As expected, Indianapolis' major roads are the largest source of automobile carbon emissions. While the city's major roads, interstates and highways make up just 15 percent of Indianapolis' roadways, they are responsible for 62 percent of the city's roadway carbon emissions. Moderately busy roads, which account for about 10 percent of Indianapolis' roads, are responsible for approximately 22 percent of the city's vehicular carbon emissions. The remaining 75 percent of Indianapolis' roads, which are used lightly, account for the rest of the city's roadway carbon emissions. Carbon emissions from roadways are highest during the morning and early evening rush hours.
According to Hestia, the Harding Street Power Station, a coal power plant on the Near Southside, and Indianapolis International Airport are the largest individual sources of anthropogenic carbon emissions in the city. Both of these emitters are located in Decatur Township, which, coincidentally, emits more anthropogenic carbon than any other Marion County township.
Gurney found Hestia's results for the Harding Street Power Station particularly interesting. When asked if the power plant's carbon footprint was surprising, Gurney responded, "I would say they were what we expected. The power plant within the city limits is distinct, large and very noticeable. It is not necessarily surprising, but it is still alarming." His results reflect general findings from the Harding Street Power Station. Data from the Commission for Environmental Cooperation, an early 2000 study, says the power plant released more than 3.6 million pounds of carbon dioxide per year.
Still, city officials say they should not just focus on the largest emitters in the city. "While some sources are highlighted as larger emitting facilities, it is important to not lose sight of an important educational message from this project. Everyone can play a part in reducing emissions associated with energy and transportation," explained Matt Mosier of the Indianapolis Office of Sustainability. While smaller emitters may not output as much carbon dioxide as the Harding Street Power Station and Indianapolis International Airport, together they release a substantial amount of air pollution.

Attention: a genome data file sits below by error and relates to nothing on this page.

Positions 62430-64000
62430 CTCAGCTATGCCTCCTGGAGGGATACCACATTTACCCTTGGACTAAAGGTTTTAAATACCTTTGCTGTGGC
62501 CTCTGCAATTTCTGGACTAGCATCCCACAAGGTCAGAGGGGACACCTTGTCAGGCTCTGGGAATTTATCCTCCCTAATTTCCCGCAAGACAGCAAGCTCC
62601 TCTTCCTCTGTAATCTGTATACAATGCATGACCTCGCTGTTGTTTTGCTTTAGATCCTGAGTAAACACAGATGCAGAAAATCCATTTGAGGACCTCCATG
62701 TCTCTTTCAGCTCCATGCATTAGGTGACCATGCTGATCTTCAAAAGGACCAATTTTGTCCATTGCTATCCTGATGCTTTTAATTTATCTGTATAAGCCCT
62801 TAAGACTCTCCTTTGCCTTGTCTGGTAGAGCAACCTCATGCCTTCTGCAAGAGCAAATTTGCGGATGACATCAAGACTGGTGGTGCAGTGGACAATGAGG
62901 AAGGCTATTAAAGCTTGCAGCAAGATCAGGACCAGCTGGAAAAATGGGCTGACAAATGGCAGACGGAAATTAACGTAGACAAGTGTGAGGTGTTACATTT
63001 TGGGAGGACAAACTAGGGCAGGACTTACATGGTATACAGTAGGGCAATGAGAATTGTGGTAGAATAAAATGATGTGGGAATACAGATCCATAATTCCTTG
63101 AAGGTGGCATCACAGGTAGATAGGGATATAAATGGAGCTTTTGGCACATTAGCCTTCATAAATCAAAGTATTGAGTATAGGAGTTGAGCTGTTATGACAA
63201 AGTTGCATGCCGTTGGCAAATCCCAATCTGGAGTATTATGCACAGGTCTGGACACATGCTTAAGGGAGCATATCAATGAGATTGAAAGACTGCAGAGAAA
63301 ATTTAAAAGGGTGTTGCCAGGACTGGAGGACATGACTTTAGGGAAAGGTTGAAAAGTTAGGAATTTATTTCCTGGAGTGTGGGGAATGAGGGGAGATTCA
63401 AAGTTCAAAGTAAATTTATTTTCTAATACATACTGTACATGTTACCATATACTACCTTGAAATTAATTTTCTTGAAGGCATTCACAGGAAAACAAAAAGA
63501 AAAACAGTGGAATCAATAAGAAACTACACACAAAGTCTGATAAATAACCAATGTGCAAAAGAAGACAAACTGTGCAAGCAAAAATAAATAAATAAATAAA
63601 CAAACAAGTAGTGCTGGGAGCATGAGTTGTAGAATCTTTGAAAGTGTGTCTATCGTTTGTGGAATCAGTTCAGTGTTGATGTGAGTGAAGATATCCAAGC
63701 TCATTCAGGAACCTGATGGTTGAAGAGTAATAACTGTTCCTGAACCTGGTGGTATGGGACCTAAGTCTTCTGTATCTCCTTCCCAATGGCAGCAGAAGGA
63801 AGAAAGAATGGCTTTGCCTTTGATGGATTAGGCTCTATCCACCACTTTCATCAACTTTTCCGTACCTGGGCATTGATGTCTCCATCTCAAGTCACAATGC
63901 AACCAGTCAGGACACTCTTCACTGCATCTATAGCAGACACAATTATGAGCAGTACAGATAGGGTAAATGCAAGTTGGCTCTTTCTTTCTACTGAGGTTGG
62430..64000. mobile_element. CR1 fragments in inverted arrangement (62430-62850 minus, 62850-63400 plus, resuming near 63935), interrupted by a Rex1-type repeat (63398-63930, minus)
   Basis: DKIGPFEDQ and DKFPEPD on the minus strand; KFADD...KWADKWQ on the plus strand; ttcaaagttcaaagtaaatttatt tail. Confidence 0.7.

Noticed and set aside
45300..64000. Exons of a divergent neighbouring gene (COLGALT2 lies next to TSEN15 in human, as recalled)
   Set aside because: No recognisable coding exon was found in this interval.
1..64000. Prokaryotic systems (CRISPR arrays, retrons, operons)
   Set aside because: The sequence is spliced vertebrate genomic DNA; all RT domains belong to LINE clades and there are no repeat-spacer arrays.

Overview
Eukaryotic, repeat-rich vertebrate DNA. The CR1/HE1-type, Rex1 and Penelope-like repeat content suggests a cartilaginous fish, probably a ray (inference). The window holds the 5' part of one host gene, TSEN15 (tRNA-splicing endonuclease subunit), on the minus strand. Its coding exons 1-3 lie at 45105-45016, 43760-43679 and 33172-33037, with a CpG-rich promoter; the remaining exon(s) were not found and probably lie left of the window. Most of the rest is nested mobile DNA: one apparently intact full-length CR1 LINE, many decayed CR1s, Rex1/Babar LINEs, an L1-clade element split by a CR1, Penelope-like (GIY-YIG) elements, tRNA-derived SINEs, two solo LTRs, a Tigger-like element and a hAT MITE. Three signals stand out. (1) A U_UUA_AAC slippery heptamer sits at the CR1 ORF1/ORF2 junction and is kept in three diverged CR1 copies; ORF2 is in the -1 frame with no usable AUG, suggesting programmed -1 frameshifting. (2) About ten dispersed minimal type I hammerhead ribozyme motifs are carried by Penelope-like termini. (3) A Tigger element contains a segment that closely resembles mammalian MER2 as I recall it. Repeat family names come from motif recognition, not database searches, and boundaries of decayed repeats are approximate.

Elsewhere, Hestia found that the majority of carbon emissions from residential properties are emitted during the evening hours. The majority of carbon emissions from businesses, on the other hand, are emitted during the day. Seasonally, homes and businesses have a higher carbon footprint during the winter months, due to increased energy usage for heating.
Expansion of Hestia
Gurney and his team have big plans for Hestia's future. They plan to implement methane in their model, considering it is the second most abundant greenhouse gas in cities. They also want to expand Hestia's reach. Gurney said a lot of cities including Los Angeles and Phoenix have already expressed interest in implementing Hestia. Still, Gurney and his team want to do more with Indianapolis.
Other research groups have already taken note of Hestia and recognize what it may bring to carbon mapping. "This is a visually compelling view of carbon emissions, identified down to the individual building level," explained Gabriel Filippelli, a professor and biogeochemist at IUPUI. "Given that no limits currently exist for carbon emissions, this model does a better job at present in developing public awareness of greenhouse footprints than in developing definitive policy actions."
In the future, Gurney could see Hestia being used as a policy tool in cities like Indianapolis. Before that can happen, however, the Hestia team wants to make their product more user friendly so that city officials can use it with ease on a day-to-day basis. City officials, such as Mosier, could see Hestia fitting nicely into their already dedicated environmental policy making.
"[Already] the City has proactively led by example with aggressive energy efficiency improvement at city-county buildings, city operations and in promoting alternatives to residents and businesses," Mosier said. "The Hestia project is an easy to understand simulation of carbon dioxide emissions from the Indianapolis community."